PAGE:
The principal disadvantage of the adjustable rate mortgage is its lack of certainty and what that can mean for you.  With an adjustable, while you obtain the benefit of lower payments if your index moved down, you will have the burden of higher payments if rates go up.  If you do not plan to be in this particular home for very long, anticipate income increases, plan on refinancing in the not-too-distant future or obtain a very attractive interest rate, you may decide that the benefit of lower initial payments offsets the risk of higher payments.

Interest ONLY Mortgages

Interest only mortgages are mortgages in which your monthly payments only apply to the interest part of your home loan for a fixed period.  Loan terms will often be 5, 7 or 10 years and upon expiration of the specific term, your loan can become a fixed rate or adjustable mortgage amortized over a traditional 15 to 30 years.

These loans have the advantage of lower monthly payments and payments are fully deductible during the term of the loan.  Money that is saved not having to pay principal can be used to invest or can be used to pay toward debt-consolidation.

However, before considering such option, consult with your tax advisor regarding your particular situation.

Reverse Equity Mortgages

A Reverse Equity Mortgage is a loan against the equity in a property that gives tax-free cash advances, but requires no payments during the term of the loan.  Since there are no monthly payments during the life of the loan, the balance grows larger and the equity gets smaller.

To qualify, you must be at least 62 years old and own your home.  The amount of benefit that you will qualify for will depend on your age at the time you apply for the loan.  As a general rule, the older you are and the greater your equity, that larger the Reverse Equity Mortgage benefit will be.

Prepayment Penalties

Borrowers who pay off a mortgage in the first few years, either to refinance or upon subsequent sale of the home are often surprised to learn that they must pay additional sums under mortgage language called a prepayment penalty.

Pre-payment penalties are increasingly common and should be avoided whenever possible – especially when interest rates are falling or when it is likely the home will be sold within the first few years of the mortgage.

Lenders say they offer prepayment clauses in return for lower rates, which they say can range from one-eight to one quarter of a percentage point.  Some lenders will waive the prepayment penalty if the mortgage is refinanced with the same lender or if the home is sold and new mortgage is obtained with the original lender.

 

CHOOSING A MORTGAGE LENDER

One of the first things you should do is to select a mortgage lender.  You should feel comfortable enough with your lender to ask all the appropriate questions.  A mortgage lender may be a bank, savings and loan, credit union, mortgage banker or mortgage broker.  While most mortgage documents are similar, there can be substantial differences in costs and procedures among mortgage lenders.  Here are some questions you may ask each mortgage lender you are considering.  Comparing their answers may help you decide which lender is best for you.

  • What is the current interest rate for the type of mortgage that you are interested in?
  • How long will that quoted rate be held?
  • When is the rate fixed? (Time of application, commitment or closing?)
  • How many points are required? (A point is equal to 1% of the mortgage amount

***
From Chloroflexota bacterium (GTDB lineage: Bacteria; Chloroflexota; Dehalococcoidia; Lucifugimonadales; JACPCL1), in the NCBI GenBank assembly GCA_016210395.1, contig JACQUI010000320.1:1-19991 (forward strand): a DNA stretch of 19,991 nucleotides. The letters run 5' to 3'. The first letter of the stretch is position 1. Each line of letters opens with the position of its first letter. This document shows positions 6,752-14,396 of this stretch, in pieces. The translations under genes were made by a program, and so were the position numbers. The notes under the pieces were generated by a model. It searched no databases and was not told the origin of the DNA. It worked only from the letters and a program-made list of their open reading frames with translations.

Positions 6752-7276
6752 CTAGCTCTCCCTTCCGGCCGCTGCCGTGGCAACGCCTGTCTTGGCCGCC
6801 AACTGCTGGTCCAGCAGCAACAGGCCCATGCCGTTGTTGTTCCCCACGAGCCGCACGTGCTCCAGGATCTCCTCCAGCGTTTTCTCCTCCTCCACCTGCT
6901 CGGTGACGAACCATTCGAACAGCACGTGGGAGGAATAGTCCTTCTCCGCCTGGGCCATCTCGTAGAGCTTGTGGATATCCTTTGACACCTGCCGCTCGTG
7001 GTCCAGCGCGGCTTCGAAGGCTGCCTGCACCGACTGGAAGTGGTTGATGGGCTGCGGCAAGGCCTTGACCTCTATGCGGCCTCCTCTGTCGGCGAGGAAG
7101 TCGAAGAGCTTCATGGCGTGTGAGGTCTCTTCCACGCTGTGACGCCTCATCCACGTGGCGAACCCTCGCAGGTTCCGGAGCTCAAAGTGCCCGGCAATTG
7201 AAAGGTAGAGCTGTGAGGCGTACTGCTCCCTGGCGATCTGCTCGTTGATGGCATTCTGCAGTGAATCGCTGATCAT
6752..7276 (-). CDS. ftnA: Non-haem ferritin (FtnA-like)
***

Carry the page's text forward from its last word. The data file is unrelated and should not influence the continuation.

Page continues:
and is paid at closing.)

  • Can you pay more or fewer points to affect the interest rate on your mortgage? (Generally, the more points you pay, the lower the rate; the fewer points, the higher the rate.)
  • What is the application fee and what services does it cover? (Normally appraisal and credit reports.)
  • What other services will the lender require and what are their estimated costs? Pest inspection?  Title insurance?  Homeowner’s insurance?  Document preparation fee?  Closing or escrow fee?
  • Will private mortgage insurance be required?  (If your down payment is more than 20% of the purchase price of the home, it is generally not required.)
  • Will you have to escrow for taxes and insurance or can you pay your own?

(While most lenders will want to escrow for taxes and insurance to make sure that they are paid, it may be less costly for you to pay your own obligations.)

  • How long will it take for the lender to process your application?
  • Will the lender give an unconditional loan commitment upon approving your application?
  • After receiving a commitment, how long will you have to wait to close the loan?
  • Is the lender TRID compliant?

In selecting a lender, you may wish to ask for recommendations from Kelsey Law, LLC or the real estate sales person who has been showing you properties.  You should compare the types and costs of mortgages offered by at least a few different lenders before making a decision.

HOW MUCH OF A LOAN CAN YOU OBTAIN?

Both you and the lender want to be sure that you will be able to afford the loan you obtain.  To determine this, most lenders use one of two ratios.  The first is called “total debt ratio” (TDR).  This determines the relationship between your income and all of your installment debts, such as car loan, credit card balances and student loans.  Although there may be some variation in the acceptable limits, most lenders at the time this was printed would not allow you to have a TDR, including your mortgage payments, of more than 38%.  For example, this would mean that if your family income was $50,000.00 your total debt payments for the year could not exceed $19,000.00.

A second ratio that is used is called “housing debt ratio.” This is calculated by comparing your family income to your mortgage payment (principal and interest), real estate taxes and homeowner’s insurance.  Most lenders do not approve loans if your housing related payments will exceed 32% of your family income.

It is always a good idea to have at least a rough idea how large a loan you will be able to obtain.  Most real estate sales persons and many lenders will be glad to “pre-qualify” you for a mortgage at no charge.  This means that they will calculate what they believe you can afford.  Be sure that you are under no obligation and will not be charged for pre-qualifying.  You may wish to have several sales persons or lenders pre-qualify you to make sure that you are looking at homes you can afford.

It is important to remember that the maximum mortgage amount that you can obtain will depend on the type of mortgage you obtain (fixed rate versus adjustable) and the terms of the mortgage (amount of down payment, term of the mortgage and size of the mortgage).

In deciding how you wish to finance the purchase of your home, you must carefully consider how your lifestyle and plans correspond with each type of mortgage available in your area.  No single type of mortgage is best for everyone.  Your Kelsey Law can help you weigh the alternatives and advise you as to the meaning of the mortgage’s terms.

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Kelsey Law, LLC
2275 Silas Deane Highway
Rocky Hill, CT 06067

860-571-0189